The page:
• The health of the Forecasting, Staffing, Scheduling & Real Time Management process at the interval level
  • The size of the Queue at any given time (known as the Pooling Principle)
  • The undeniable mathematics of random contact arrival (which is why we have Erlang C)

What you need to know about the Pooling Principle in Contact Centers

For Centres that have sorted this out and no longer target Agents on quantity handled – congratulations.

You’re well on the way to enhancing Agent and Customer Experience.

But let’s pause a moment.

Ok Dan (you might say).  Got it.  We don’t (or won’t) target Agents on Quantity Handled for Service level based contacts.  

But for planning, comparative and high level management purposes is there some way we can analyze the quantity handled across different shifts, cities and even countries?

Well I’m glad you asked.

Let me show you how.

 

The True Calls per Hour calculation

When I teach this in workshops, I like to use the example of making pizzas in a Pizza outlet.

See if you can answer the question posed in the picture below for our fictional Pizza Palace company.

 

What makes this difficult to answer is that our Delhi outlet is busier than our Chennai outlet.

Perhaps our Delhi outlet is located on the ground level of a busy mall while our Chennai outlet is off the beaten track in a low traffic area.

But we can’t possibly hold Prachi or Sangeetha accountable for how busy (or not) their outlets were – they’re not in the Sales & Marketing Team.

They were hired to make pizzas.

Got your answer?

Ok – let me show you how we normalize the figures so that we can compare them fairly.

 

In order to correctly compare both Prachi and Sangeetha, you take what they actually ‘did’ (in this case how many pizzas they made) and divide that by the Occupancy rate they experienced during that time.

Once you normalize the data as you see above, we can calculate the ‘rate’ at which both of these people are working.

The use of the word rate is important.

Prachi is working at the rate/speed of 25.3 pizzas per hour.  In other words if her Occupancy rate had been 100% this is how many she would have made.

Sangeetha is working at the rate/speed of 28.3 pizzas per hour. In other words if her Occupancy rate had been 100% this is how many she would have made.

So we can now compare both of our pizza chefs on the same basis because we have factored out the impact of the different Occupancy rates.

That’s how the True Calls per Hour calculation works.

Just substitue calls for pizzas.

 

But could we have a problem?

Absolutely.

Typically at this point in the discussion the topic of Quality comes into the picture.  How good (or not) the pizza looks & tastes.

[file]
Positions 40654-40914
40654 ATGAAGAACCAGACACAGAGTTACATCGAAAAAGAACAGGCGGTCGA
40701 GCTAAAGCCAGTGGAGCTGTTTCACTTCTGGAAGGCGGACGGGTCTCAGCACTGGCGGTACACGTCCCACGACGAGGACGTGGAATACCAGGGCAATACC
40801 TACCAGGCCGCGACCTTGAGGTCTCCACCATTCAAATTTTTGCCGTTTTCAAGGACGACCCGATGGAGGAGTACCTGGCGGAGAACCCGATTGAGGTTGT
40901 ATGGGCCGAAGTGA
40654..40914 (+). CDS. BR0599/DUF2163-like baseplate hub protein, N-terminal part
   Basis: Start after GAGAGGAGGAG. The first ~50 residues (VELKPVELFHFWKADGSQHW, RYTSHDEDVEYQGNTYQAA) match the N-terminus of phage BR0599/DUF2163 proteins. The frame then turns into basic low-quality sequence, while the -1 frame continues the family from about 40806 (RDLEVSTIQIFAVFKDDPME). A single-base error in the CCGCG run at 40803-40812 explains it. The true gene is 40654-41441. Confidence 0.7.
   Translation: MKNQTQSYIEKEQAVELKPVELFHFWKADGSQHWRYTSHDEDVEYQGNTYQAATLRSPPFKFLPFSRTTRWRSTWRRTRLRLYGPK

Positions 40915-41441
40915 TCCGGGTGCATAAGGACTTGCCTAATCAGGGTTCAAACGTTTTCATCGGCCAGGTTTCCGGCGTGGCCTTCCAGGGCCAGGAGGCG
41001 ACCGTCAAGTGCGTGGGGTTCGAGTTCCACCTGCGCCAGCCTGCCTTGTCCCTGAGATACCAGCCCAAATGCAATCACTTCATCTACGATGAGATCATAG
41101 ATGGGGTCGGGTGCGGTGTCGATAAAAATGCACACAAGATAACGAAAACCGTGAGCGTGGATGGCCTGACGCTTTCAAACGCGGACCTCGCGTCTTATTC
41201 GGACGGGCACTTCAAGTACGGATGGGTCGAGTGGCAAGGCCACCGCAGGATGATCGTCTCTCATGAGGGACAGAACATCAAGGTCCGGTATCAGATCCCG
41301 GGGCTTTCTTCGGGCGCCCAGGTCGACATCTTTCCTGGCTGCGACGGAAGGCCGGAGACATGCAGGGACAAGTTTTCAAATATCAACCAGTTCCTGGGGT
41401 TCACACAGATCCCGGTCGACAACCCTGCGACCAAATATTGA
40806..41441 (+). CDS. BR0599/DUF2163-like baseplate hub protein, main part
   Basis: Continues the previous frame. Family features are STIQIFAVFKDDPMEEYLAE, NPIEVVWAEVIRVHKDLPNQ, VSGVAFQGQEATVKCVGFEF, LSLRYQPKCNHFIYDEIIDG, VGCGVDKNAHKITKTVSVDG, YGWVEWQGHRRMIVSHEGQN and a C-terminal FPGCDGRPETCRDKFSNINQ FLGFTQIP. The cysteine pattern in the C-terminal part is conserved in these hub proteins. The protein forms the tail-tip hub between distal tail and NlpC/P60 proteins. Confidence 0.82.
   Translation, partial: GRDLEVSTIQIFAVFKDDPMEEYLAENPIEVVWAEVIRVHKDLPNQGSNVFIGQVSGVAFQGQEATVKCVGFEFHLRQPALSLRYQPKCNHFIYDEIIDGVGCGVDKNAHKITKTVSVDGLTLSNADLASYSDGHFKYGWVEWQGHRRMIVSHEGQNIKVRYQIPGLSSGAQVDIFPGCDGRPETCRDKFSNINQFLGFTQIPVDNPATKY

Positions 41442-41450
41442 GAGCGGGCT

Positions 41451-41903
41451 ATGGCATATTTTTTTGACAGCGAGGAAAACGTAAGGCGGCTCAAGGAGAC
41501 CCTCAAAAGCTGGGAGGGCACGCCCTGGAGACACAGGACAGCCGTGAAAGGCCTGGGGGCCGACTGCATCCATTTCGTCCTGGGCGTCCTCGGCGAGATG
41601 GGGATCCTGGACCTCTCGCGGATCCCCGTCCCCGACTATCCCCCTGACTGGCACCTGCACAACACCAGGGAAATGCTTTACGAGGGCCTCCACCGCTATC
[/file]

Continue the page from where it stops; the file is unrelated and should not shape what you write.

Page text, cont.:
What we don’t know (or haven’t figured out) yet

What we don’t know in this exercise (at least so far) is the appropriate or best rate at which we should be making pizzas.

Because we want Customers to come back again. And if we don’t give Quality – then what we’re doing is pointless.  We’ll never run a sustainable pizza business.

Studies must be done

Fast food companies are well known for conducting very scientific time & motion studies on how many can be ‘done’ and still deliver the required level of quality.

Contact Centres could learn from their example.

It is very likely that Pizza Palace has conducted in depth time and motion studies.

For purposes of this article let’s assume that they discovered that a pizza chef operating at the rate of 22 – 25 pizzas per hour was ideal.

The required quality standards were achieved without any obvious pick up or loss in productivity.

Now that we have a viable quality range to look at, we can draw some conclusions about the pizza chefs in this story.

Prachi is probably ‘doing fine’.  She’s operating at the upper end of the range and is within range.  But we should still taste her pizza now and then for quality assurance purposes.

On the other hand, Sangeetha is operating outside of the range – and on the high side.  We’d better go taste her pizza to ensure quality hasn’t been compromised.

Of course, if someone looks like they’re operating outside the range and on the high side it could be either:

a) they are in fact working too fast (and thus Quality falls – such as the taste of the pizza)

b) they’ve discovered some kind of process or quality innovation that should be studied and replicated across our other chefs

The best Contact Centres

The best Contact Centres don’t target Agents individually on the quantity of contacts handled (for Service Level based contacts – that caveat must always be there).

But when they want to conduct comparative quantity analyses they use the same normalization technique we used in this story for pizzas.

Some of the conclusions I’ve seen Clients come up with using this technqiue include:

  • For Ireland/Germany/Singapore (name your market or city) we know that on a Saturday afternoon shift the right rate of call handling that delivers on quality is about 12 – 15 calls per hour
  • Our night shift Team calls per hour achievement will always be lower than our day shift Team calls per hour achievement
  • The true calls per hour rate for Japan will always be lower than our calls per hour rate for IndiaWe know that if we see variations in the rate we need to explore the underlying reasons (conduct root cause analysis) and not just blame Agents or push them to go faster

Notice that none of these learnings had to do with targeting individual Agent calls handled.